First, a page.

Adam Cuthbertson: Super League’s emphasis right now is on quantity not quality

Australia's Josh Dugan Tackles England's Kallum Watkins (left) during the final of the 2017 Rugby League World Cup.
Australia's Josh Dugan Tackles England's Kallum Watkins (left) during the final of the 2017 Rugby League World Cup.
Have your say

THERE’S A lot of umming and ahhing about what’s going to happen with the Super League structure from 2019 onwards and whether or not to bring in franchises, so I thought I’d give my opinion in this week’s column.

This is not me being critical, it is more about being passionate about the game and wanting the sport I love to flourish and grow to its full potential. Super League needs to evolve and create a hype around itself to be able to compete with this country’s other elite sports, such as football and rugby union.

Leeds Rhinos celebrate being crowned Super League Champions 2017.

Leeds Rhinos celebrate being crowned Super League Champions 2017.

The main problem we’ve got in Super League at the moment is there’s too much emphasis on quantity rather than quality. I think most – if not all – players would agree with that.

If you have 30 league games before the play-offs, like we do now, the competition loses its intensity because it is not possible to batter each other at the level we rugby league players would like to for so many weeks back to back.

Playing the same team four – or even more – times in one season dilutes the quality. Fewer games will ensure the viewers get more entertainment value and the players will be performing at the level they are capable in every round.

The focus going forward should be on ensuring the game is at its strongest every week and the fans get to watch high-quality matches back to back.

What I would like to see is everyone play each other once home and away and then go straight into the old-style top-eight play-offs.

That would give 22 league games, or 26 if the comp goes up to 14 clubs, which is plenty. It would mean there’s less strain on players and more meaningful matches. At the moment some games don’t have much riding on them. When it comes to the Super-8s, only four teams can get into the play-offs and most of the rest know right from the start they aren’t going to get there.

There is a lot of hype around the Super-8s, but I think the buzz has gone out of it. Crowds seem to go down in the Super-8s, when they should be going up as they are the most important fixtures. There’s no problem with the start and finish of the season, but sometimes it flags in the middle and the last few games before the semi-finals.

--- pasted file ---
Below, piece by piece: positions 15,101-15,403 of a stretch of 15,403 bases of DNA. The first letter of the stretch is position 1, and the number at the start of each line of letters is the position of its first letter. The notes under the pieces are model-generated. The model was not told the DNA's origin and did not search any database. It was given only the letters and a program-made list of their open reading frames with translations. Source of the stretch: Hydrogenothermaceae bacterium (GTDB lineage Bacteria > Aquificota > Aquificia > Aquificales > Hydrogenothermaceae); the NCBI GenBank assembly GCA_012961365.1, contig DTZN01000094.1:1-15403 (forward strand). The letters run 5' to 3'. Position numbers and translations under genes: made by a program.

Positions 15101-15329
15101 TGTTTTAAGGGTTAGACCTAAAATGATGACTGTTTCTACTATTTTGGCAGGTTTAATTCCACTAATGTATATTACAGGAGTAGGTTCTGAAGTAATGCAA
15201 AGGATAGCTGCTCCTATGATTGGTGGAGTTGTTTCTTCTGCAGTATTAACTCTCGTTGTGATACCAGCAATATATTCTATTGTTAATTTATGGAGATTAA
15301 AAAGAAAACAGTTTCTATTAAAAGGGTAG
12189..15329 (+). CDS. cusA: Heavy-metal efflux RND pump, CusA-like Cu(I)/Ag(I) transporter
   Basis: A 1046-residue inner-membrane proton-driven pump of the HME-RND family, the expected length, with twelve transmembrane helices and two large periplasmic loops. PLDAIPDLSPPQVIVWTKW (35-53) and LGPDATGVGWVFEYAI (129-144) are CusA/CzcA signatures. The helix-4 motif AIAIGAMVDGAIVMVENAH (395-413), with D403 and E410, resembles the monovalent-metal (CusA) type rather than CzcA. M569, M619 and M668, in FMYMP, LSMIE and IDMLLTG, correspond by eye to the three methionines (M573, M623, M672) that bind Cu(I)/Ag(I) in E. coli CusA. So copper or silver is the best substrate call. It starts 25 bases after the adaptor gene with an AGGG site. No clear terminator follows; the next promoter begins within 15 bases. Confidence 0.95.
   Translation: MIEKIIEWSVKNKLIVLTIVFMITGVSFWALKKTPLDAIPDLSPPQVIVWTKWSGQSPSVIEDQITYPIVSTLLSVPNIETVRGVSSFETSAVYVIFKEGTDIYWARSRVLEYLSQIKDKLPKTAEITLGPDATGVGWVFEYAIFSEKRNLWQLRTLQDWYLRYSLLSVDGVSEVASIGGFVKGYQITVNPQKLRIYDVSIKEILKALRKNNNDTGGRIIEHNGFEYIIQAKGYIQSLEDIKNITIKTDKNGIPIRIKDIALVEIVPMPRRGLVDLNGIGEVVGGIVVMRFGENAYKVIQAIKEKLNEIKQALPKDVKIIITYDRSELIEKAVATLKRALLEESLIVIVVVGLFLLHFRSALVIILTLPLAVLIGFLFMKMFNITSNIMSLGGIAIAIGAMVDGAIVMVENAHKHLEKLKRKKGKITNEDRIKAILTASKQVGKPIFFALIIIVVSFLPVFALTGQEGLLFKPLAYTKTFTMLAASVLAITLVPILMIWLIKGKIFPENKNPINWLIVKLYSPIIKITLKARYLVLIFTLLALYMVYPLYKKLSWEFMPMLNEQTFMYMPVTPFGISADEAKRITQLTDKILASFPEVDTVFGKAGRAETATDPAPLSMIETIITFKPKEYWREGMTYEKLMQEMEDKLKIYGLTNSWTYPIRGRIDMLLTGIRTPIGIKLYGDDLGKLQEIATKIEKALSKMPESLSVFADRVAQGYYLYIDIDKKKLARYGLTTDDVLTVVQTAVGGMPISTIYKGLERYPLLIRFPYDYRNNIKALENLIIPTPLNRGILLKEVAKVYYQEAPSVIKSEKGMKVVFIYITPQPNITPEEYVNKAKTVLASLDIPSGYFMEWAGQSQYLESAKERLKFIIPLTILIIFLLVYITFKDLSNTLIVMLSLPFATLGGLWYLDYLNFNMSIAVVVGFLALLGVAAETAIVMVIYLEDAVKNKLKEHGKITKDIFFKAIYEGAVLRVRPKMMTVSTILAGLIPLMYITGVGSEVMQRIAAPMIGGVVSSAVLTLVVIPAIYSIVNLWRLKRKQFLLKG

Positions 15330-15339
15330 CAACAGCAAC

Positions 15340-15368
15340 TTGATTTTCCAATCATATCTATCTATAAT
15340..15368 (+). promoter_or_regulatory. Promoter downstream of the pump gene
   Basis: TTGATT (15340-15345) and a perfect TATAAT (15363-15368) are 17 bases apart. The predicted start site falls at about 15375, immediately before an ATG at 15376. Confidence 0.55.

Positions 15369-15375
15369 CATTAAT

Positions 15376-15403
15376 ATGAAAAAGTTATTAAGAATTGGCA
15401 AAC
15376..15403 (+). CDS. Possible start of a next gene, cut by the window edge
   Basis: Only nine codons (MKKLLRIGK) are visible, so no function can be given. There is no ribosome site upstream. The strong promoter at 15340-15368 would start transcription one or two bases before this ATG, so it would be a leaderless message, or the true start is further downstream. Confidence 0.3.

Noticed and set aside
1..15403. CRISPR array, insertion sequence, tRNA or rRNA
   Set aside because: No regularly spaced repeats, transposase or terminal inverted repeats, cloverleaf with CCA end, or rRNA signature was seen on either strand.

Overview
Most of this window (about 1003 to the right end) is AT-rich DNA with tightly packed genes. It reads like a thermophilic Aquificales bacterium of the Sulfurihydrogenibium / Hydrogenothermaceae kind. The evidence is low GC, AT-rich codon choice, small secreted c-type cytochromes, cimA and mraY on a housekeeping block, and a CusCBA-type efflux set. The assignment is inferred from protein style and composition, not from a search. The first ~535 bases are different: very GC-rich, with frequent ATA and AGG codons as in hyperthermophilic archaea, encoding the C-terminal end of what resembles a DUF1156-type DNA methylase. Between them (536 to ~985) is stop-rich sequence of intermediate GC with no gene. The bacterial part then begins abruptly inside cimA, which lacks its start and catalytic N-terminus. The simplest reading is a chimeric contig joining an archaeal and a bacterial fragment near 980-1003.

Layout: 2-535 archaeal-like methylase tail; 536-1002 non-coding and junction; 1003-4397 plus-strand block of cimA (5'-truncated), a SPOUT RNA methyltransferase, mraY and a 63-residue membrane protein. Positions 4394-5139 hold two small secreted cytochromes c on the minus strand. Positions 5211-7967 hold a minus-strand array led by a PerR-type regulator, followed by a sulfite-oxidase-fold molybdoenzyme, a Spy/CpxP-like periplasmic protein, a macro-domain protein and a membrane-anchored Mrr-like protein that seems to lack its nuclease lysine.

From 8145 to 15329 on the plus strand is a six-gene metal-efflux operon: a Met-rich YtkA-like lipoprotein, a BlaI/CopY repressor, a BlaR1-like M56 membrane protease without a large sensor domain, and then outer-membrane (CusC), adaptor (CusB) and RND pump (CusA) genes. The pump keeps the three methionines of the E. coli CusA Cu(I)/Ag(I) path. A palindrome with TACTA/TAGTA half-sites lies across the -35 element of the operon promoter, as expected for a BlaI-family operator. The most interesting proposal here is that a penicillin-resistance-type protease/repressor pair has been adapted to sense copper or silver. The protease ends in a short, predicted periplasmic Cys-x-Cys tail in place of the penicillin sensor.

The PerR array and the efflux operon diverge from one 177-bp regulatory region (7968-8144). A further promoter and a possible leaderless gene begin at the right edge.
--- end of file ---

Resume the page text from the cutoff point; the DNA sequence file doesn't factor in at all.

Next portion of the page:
If it’s home and away and then straight into play-offs, every game is going to matter. Teams will be fighting for places in the top eight and then they’ll be into sudden-death games when everything is on the line.

We need to have a long-term plan and then stick to it and make sure we go back to having tough, intense games at the end of the season.

That will go a long way towards making the competition more exciting and I also think it will benefit the England team.

At the moment, one of the differences between England and Australia is they have more intense matches in the NRL and the Aussies players are more used to coping with the pressure.

We saw that in last year’s World Cup final. Creating more intense games that really matter will prepare the players who are in with a shout of getting picked for England for what they will face in Tests against the Kangaroos and Kiwis.

In the semi-finals and Grand Final the game changes, it gets tighter and tougher and more intense and the more experience England players get of that type of rugby, the better they will be when it comes to internationals.

I hope whatever happens they will stick with an international break in the middle of the season, which gives Super League teams a bye.

It benefits clubs who don’t have players on Test duty, but it’s good to have a rest halfway through the year and it allows players to get over injuries and recharge their batteries.

It is also good for the national side because, unlike Super League clubs, England don’t play enough matches and the top players need more experience of the elite level.

Another big question is, should we stick with promotion and relegation or bring in franchises so clubs like Toronto can buy their way into Super League?

Basically, I don’t like relegation.

We had it hanging over us two years ago and I think it’s negative and it does nothing but harm to the teams involved, but that’s something I’ll talk about in a future article.